Draft conceptual ROW maps have been issued for the four townships and the village. Public meetings for further comments and input are planned by the County prior to final publication. These maps may be viewed by clicking on the appropriate link below. All maps are in jpeg format, and are each about 400k in size.
4. 2003 SWWCOG REGIONAL PLAN
The communities of southwestern Washtenaw County have been working cooperatively for over 50 years. Though consisting of five separate municipalities and a school district, southwest Washtenaw has for many years been characterized as a shared community. They have worked cooperatively on such projects as the annual Manchester Chicken Broil, which raises funds for community improvements. A co-op multi-jurisdictional refuse transfer system operated for a number of years. Several of the jurisdictions participated in the Western Washtenaw Recycling Authority.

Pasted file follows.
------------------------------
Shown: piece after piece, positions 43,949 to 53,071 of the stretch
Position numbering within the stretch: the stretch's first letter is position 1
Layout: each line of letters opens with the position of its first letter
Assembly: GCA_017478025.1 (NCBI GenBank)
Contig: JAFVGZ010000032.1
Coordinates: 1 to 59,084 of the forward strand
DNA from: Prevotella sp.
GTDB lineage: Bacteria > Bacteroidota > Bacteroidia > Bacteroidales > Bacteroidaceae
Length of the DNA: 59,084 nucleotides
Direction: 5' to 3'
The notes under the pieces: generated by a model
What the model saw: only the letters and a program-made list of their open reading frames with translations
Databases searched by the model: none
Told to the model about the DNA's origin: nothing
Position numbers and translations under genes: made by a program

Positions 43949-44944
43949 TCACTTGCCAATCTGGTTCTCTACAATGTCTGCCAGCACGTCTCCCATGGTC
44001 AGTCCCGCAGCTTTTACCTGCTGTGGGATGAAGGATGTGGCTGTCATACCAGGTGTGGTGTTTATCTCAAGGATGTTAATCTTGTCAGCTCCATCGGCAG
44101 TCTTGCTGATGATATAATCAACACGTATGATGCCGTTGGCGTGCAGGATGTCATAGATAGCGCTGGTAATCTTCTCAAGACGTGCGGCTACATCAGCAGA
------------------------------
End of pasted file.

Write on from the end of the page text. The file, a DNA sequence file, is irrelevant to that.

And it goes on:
Among the most successful collaborations to date has been the shared Mineral Extraction Ordinances. Originally created by Bridgewater Township in the early 1990s, the other townships worked to perfect the Ordinance and all have since adopted it. The Ordinance continues to hold up to challenges in Court in part because of its regional significance and support.
Members recognized the region was beginning to change more rapidly. Thus, the communities of Manchester Village, Bridgewater, Freedom, Manchester and Sharon Townships, and the Manchester School District formed the Southwest Washtenaw Council of Governments (SWWCOG).